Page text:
Study finds foreclosure crisis had significant racial dimensions

Although the rise in subprime lending and the ensuing wave of foreclosures was partly a result of market forces that have been well-documented, the foreclosure crisis was also a highly racialized process, according to a study by two Woodrow Wilson School scholars published in the October 2010 issue of the American Sociological Review.

Woodrow Wilson School Ph.D. candidate Jacob Rugh and Woodrow Wilson School's Henry G. Bryant Professor of Sociology and Public Affairs, Douglas Massey, assessed segregation and the American foreclosure crisis. The authors argue that residential segregation created a unique niche of minority clients who were differentially marketed risky subprime loans that were in great demand for use in mortgage-backed securities that could be sold on secondary markets.

The authors use data from the 100 largest U.S. metropolitan areas to test their argument. Findings show that black segregation, and to a lesser extent Hispanic segregation, are powerful predictors of the number and rate of foreclosures in the United States - even after removing the effects of a variety of other market conditions such as average creditworthiness, the degree of zoning regulation, coverage under the Community Reinvestment Act, and the overall rate of subprime lending.

"This study is critical to our understanding of the foreclosure crisis since it shows the important and independent role that racial segregation played in the housing bust," said Rugh.

A special provided strong evidence that the effect of black segregation on foreclosures is causal and not simply a correlation.

"While policy makers understand that the housing crisis affected minorities much more than others, they are quick to attribute this outcome to the personal failures of those losing their homes - poor credit and weaker economic position," noted Massey. "In fact, something more profound was taking place; institutional racism played a big part in this crisis."

The authors conclude that Hispanic and black was a key contributing cause of the foreclosure crisis. "This outcome was not simply a result of neutral market forces but was structured on the basis of race and ethnicity through the social fact of residential segregation," the authors note in the article.

"Ultimately, the racialization of America's foreclosure crisis occurred because of a systematic failure to enforce basic civil rights laws in the United States," the authors write in the article. "In addition to tighter regulation of lending, rating, and securitization practices, greater civil rights enforcement has an important role to play in cleaning up U.S. markets. It is in the nation's interest for federal authorities to take stronger and more energetic steps to rid U.S. real estate and lending markets of discrimination, not simply to promote a more integrated and just society but to avoid future catastrophic financial losses."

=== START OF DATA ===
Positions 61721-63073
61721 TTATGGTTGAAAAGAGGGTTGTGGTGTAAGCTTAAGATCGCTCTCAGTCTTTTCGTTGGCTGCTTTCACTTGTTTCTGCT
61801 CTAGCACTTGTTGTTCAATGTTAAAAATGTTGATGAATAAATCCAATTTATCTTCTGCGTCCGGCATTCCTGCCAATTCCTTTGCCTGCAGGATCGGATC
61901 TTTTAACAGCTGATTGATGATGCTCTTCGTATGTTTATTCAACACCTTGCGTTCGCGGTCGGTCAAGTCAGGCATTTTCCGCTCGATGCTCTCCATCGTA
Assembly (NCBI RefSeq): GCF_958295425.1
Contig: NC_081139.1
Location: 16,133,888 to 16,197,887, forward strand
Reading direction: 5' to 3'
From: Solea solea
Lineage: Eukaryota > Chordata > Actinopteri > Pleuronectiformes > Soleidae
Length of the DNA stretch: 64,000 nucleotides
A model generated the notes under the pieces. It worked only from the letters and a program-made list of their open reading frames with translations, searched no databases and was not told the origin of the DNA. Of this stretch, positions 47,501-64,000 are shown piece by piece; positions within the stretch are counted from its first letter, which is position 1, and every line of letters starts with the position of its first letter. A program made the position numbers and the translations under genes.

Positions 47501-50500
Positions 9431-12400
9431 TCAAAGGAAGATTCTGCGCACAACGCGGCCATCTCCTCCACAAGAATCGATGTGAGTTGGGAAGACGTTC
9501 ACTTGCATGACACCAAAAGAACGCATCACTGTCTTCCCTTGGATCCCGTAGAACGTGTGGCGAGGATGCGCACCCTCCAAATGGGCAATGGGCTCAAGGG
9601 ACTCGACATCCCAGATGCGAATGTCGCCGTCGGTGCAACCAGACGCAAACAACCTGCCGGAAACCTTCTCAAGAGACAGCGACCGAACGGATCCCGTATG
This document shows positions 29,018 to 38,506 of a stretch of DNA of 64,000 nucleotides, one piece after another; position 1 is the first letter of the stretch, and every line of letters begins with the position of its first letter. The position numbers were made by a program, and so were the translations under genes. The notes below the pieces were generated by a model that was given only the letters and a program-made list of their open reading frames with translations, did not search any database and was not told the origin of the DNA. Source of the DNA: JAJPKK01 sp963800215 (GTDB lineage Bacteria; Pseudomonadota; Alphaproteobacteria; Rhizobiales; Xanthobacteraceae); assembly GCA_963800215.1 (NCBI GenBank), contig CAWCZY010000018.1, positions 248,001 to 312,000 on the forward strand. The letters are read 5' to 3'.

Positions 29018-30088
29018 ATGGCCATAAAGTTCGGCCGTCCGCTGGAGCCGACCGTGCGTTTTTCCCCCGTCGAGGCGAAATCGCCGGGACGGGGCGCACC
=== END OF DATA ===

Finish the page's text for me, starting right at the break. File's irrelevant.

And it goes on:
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Citation: Study finds foreclosure crisis had significant racial dimensions (2010, October 4) retrieved 20 September 2019 from
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Oct 09, 2010
Wow! That is some very strange conclusion ya'll came to; but are you impartial scholars or are a trying to present a thoroughly disingenuous argument.

I was in the mortgage business. What you are talking about are variable mortgages and products sold to more marginally qualified people. This was hardly meant to be discriminatory. Racial minorities in general have a much harder time making a living if they have less educational skills.

But this does not hold true to educated minorities, in fact,preliminary data suggests that it is whites who are discriminated against.The data is not statewide or regional, it is international.

Alternatively, racial minorities get all kinds of preferential treatment on the corporate and university level. For instance, please describe your complexion? I bet it is black.

A nation which allows itself this type of Princeton propagand will soon be under the yoke of foreign domination. What will you say then? They all have light skin.

Oct 09, 2010
Hmmmm... I guess it is politically correct to start with the housing crisis instead of hitting the problem at the core... That minority children in this country are born into bad neighborhoods and even worse schools, schools where teachers are punished for the lack of students caring... Start there and change that statistic and perhaps subprime mortgages would be even across all racial bounds.

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